Staley has said he was trying to protect one of his top investment bankers from what he felt were unfair accusations made in an anonymous letter. That banker was Tim Main, a former colleague of Staley’s at JPMorgan, people familiar with the matter have said. Main joined as chairman of Barclays’s global financial institutions group last June.
“I don’t think I’m vindictive, no,” Staley said in an interview on Bloomberg Television when asked whether the incident indicated he was vengeful in character. “I care deeply about the bank and I care deeply about the people who work at the bank.”
Staley had misunderstood whether he was cleared to pursue the issue, McFarlane said at the AGM. The board acted within days of receiving a report on the incident, holding a three-hour meeting on a Sunday to decide Staley’s fate, the chairman said.
While it can be appropriate to try to identify a whistle-blower if the information provided is untrue and malicious, it should be done by the bank’s compliance department, he said. “All he wanted to do was phone them up and ask them to stop sending the letters,” McFarlane said.
Barclays believes with “high confidence” that the anonymous letter came from outside the bank in the U.S., not from an employee, McFarlane said at the shareholder meeting. While the bank is “incredibly supportive” of its whistle-blower program, most tips aren’t found to be valid, he said.
“We have a very robust whistle-blowing program and we are going to do everything we can to maintain the scale and depth of that program,” the CEO said. “All signs are that there’s been no change” in the eagerness of employees to use the anonymous-complaint system, he said.
The Bank of England’s FCA and Prudential Regulation Authority will take several months to probe the incident, and the consequences could range from a verbal warning to Staley losing his status as an approved person and therefore his ability to run the bank. The events are also under scrutiny by the Department of Financial Services in New York and the U.S. Department of Justice, according to people with knowledge of the matter.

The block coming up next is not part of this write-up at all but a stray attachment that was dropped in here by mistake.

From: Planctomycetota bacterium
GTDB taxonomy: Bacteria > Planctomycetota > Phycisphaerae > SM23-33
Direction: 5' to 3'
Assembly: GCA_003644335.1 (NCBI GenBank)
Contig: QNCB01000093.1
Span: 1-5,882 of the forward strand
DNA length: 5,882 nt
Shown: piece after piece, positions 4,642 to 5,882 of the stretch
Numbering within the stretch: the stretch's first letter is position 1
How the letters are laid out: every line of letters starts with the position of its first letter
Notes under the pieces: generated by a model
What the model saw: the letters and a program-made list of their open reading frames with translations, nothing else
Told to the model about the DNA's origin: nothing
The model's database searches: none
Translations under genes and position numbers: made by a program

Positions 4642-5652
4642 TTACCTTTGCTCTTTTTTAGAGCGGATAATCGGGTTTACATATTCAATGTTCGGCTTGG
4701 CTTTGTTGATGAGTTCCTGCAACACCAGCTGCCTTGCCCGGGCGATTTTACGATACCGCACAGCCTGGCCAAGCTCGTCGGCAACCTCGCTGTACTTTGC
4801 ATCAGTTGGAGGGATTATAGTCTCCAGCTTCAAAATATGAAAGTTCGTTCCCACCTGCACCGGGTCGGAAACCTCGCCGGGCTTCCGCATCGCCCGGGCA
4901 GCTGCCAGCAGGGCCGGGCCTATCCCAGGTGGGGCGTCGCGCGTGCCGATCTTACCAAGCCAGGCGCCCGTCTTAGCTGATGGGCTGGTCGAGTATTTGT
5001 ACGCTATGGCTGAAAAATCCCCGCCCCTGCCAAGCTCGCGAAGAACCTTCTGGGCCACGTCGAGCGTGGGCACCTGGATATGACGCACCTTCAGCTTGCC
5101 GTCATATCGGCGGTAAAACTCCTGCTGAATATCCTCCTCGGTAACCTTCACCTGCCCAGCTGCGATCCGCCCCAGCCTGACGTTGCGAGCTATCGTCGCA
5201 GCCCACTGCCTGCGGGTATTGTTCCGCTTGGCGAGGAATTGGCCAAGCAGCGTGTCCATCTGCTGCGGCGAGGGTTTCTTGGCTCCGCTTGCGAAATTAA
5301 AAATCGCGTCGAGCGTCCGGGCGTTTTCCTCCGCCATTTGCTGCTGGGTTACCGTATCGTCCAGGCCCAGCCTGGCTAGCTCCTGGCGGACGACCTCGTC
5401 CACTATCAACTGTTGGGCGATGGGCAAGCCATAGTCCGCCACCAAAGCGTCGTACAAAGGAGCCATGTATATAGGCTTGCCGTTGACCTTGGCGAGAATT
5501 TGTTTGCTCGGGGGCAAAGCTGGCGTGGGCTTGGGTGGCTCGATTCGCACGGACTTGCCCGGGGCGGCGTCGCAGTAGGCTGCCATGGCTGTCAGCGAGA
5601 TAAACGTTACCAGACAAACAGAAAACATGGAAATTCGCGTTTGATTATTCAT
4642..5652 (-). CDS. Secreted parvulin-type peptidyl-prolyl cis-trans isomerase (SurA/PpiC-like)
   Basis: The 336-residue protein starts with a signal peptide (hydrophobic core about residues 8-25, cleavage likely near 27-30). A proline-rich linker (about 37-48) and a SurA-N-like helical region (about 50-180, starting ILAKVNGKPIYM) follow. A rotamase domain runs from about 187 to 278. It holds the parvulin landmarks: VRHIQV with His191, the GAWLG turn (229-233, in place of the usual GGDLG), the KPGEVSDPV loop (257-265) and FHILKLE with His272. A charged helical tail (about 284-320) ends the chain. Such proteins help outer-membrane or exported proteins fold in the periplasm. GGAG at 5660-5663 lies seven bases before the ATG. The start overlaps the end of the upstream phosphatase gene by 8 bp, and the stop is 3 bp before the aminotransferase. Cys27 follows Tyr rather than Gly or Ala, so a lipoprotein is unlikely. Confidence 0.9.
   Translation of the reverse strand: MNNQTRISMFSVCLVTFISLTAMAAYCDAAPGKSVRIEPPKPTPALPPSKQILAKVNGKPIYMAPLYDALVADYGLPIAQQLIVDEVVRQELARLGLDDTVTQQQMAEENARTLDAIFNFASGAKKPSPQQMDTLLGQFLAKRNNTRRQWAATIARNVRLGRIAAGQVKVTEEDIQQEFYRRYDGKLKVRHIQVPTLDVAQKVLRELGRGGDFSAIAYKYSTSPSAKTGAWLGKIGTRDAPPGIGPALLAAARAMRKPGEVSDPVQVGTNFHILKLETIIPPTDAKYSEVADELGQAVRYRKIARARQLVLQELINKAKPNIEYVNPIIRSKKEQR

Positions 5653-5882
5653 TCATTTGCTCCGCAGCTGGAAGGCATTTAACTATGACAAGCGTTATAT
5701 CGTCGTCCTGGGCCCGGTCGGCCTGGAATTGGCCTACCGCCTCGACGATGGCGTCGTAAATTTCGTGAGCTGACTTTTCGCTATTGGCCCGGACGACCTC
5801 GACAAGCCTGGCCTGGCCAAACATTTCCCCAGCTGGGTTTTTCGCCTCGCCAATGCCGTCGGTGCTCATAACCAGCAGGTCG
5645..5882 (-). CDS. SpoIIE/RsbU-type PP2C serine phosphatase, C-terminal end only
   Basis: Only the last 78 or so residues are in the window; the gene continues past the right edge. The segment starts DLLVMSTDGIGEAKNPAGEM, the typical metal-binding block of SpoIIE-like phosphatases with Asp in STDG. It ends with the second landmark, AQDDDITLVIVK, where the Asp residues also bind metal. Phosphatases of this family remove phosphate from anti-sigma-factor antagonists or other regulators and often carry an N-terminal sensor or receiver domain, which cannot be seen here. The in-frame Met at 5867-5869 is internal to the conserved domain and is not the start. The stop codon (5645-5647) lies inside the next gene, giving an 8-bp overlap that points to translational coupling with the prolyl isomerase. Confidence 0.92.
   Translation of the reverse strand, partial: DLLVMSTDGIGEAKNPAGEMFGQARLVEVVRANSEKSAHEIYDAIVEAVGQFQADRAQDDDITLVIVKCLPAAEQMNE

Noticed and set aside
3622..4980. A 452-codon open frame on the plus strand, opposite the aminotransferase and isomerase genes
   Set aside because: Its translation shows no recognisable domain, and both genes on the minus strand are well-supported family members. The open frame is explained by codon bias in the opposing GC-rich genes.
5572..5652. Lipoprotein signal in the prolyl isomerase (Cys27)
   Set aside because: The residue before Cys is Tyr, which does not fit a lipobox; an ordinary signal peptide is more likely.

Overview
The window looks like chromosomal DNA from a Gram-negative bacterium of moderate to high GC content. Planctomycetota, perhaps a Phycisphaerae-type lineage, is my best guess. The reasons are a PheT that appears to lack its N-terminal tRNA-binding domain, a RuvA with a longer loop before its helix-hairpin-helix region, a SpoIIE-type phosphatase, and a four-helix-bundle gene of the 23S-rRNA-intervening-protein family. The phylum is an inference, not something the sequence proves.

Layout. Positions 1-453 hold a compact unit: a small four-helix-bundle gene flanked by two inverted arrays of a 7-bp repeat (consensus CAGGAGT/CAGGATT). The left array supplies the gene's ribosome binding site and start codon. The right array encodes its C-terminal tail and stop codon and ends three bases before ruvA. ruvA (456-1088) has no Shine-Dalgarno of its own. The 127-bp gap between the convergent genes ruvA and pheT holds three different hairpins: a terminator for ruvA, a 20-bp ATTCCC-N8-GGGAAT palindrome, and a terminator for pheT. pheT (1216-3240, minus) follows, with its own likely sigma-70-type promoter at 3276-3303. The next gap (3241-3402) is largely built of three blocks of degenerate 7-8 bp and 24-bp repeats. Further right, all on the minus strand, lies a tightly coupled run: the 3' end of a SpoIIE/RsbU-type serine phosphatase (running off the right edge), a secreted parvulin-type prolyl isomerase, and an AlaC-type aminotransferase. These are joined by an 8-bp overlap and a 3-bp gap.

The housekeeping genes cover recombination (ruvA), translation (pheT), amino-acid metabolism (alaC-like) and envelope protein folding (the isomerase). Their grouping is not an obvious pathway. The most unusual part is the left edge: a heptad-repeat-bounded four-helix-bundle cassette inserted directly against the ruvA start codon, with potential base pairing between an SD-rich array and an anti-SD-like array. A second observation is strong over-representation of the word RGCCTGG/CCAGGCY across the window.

“Executives should be held accountable,” Staley said. “I respect the regulatory framework here and let’s just see how this all plays out.”
At the shareholder meeting the CEO also defended the bank’s first-quarter performance after the shares fell the most in six months on a surprise drop in trading revenue, a business Staley has made a key part of his strategy for the firm’s future. The bank’s execution on its strategy is “going well,” he said.
The stock has declined about 6 percent this year, making it the only bank among the 25 biggest in Western Europe to drop in 2017. The shares rose 2.3 percent to 209.95 pence in London on Wednesday.
Staley made completing a “cultural transformation” at Barclays the centerpiece of his tenure after numerous high-profile misconduct charges wiped out more than 20 billion pounds of earnings over six years.
— With assistance by Sarah Jones